Fest reflects stories of world's most diverse minority
From a legendary beat poet to a junior-high misfit, this year’s Outfest (aka the 28th Annual Los Angeles Gay and Lesbian Film Festival) delivers a broad look at the LGBT experience. Story development is strong but, more important, the stories are diverse.
“We’re seeing all different kinds of stories, and that’s the beauty of gay and lesbian filmmaking right now,” says Outfest exec director Kirsten Schaffer. “It’s not limited to just ‘coming out’ films anymore.”
“To cast James Franco as Allen Ginsberg in his youthful years is a fresh take on an important historical subject,” Schaffer, referring to the obscenity trial that is the basis of the fest’s opening-night pic. “And ‘Spork’ is not an overtly gay or lesbian story. Anyone who’s ever felt like an outsider is going to relate to this movie.”
In between “Howl” and “Spork,” Outfest screens 58 features and 87 shorts from 23 countries, an output that runs from gamut from the doc “William S. Burroughs: A Man Within” to the Charles Ludlam rarity “The Sorrows of Dolores.”
That’s a lot of gay-themed pics. Not that Hollywood is at the forefront of this phenom.
“We see a lesbian and gay film coming out of the studio system every few years, but they are not consistent,” says Schaffer. “There’s not a lesbian and gay movie coming out of the studios every year the way you know there’s going to be half a dozen big action-adventure movies every summer.”
In addition to the movies unspooled, Outfest celebrates comic thesp Jane Lynch, who is this year’s recipient of the org’s Annual Achievement Award.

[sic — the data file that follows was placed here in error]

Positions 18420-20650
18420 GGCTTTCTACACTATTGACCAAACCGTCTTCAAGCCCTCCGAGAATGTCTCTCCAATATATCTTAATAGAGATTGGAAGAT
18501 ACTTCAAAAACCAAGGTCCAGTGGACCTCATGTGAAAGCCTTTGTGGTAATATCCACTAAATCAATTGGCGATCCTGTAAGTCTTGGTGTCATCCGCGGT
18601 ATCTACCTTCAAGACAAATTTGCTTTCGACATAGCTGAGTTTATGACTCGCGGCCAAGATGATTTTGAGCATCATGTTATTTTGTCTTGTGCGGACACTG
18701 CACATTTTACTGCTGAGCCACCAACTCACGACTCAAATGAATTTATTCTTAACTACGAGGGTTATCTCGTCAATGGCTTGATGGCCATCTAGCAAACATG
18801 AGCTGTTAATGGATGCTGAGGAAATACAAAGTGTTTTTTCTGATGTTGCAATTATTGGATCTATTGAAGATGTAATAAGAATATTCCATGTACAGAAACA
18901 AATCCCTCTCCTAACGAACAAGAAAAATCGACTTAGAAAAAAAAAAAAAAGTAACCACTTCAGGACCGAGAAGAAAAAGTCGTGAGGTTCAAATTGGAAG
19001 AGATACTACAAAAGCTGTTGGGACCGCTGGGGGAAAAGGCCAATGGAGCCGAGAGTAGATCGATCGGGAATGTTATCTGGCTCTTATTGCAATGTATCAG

Whether Lynch is playing straight (“Julie & Julia”), lesbian (“Best in Show”), nemesis (“Glee”) or Mary Hart (“For Your Consideration”), “Jane has always been true to herself,” says Schaffer. “She’s been a touch point for the gay community. And she’s been an out actress for a really long time, of which there are a few.”
The 49-year-old star has been out for 30 years, and looking back Lynch points to a few advances in LGBT portrayals, especially in television with “All in the Family” and “The L Word.”
“There are 10% of us in the world,” Lynch points out. “And we’re weaving ourselves into this society we call American mainstream. It’s slow happening, but you just have to keep plugging away.”
The actress gives high marks to director Lisa Cholodenko’s gay kitchen-sink comedy “The Kids Are All Right” in which Annette Bening and Julianne Moore play a couple coping with family problems. “But it’s an almighty battlefield out there,” Lynch believes. “And the big bucks go towards what they think the male demographic wants. If somebody from another planet stopped by Sunset Boulevard and looked at all the billboards, they’d think that only men lived on this planet.”
Lynch and her longtime partner, Dr. Lara Embry, were married in Sunderland, Massachusetts on May 31. “I would have rather gotten married in my own state, California,” says the actress. “But that’s OK. We’ll go where they’ll take us.”
Today, life is rich for the thesp: “I’m having so much fun with ‘Glee’ and I have a new family now with a child. That kind of hungry ambition that I used to have for the next job, the next challenge, is either gone or it’s asleep. I’m not bored with Sue Sylvester. I’m having the time of my life.”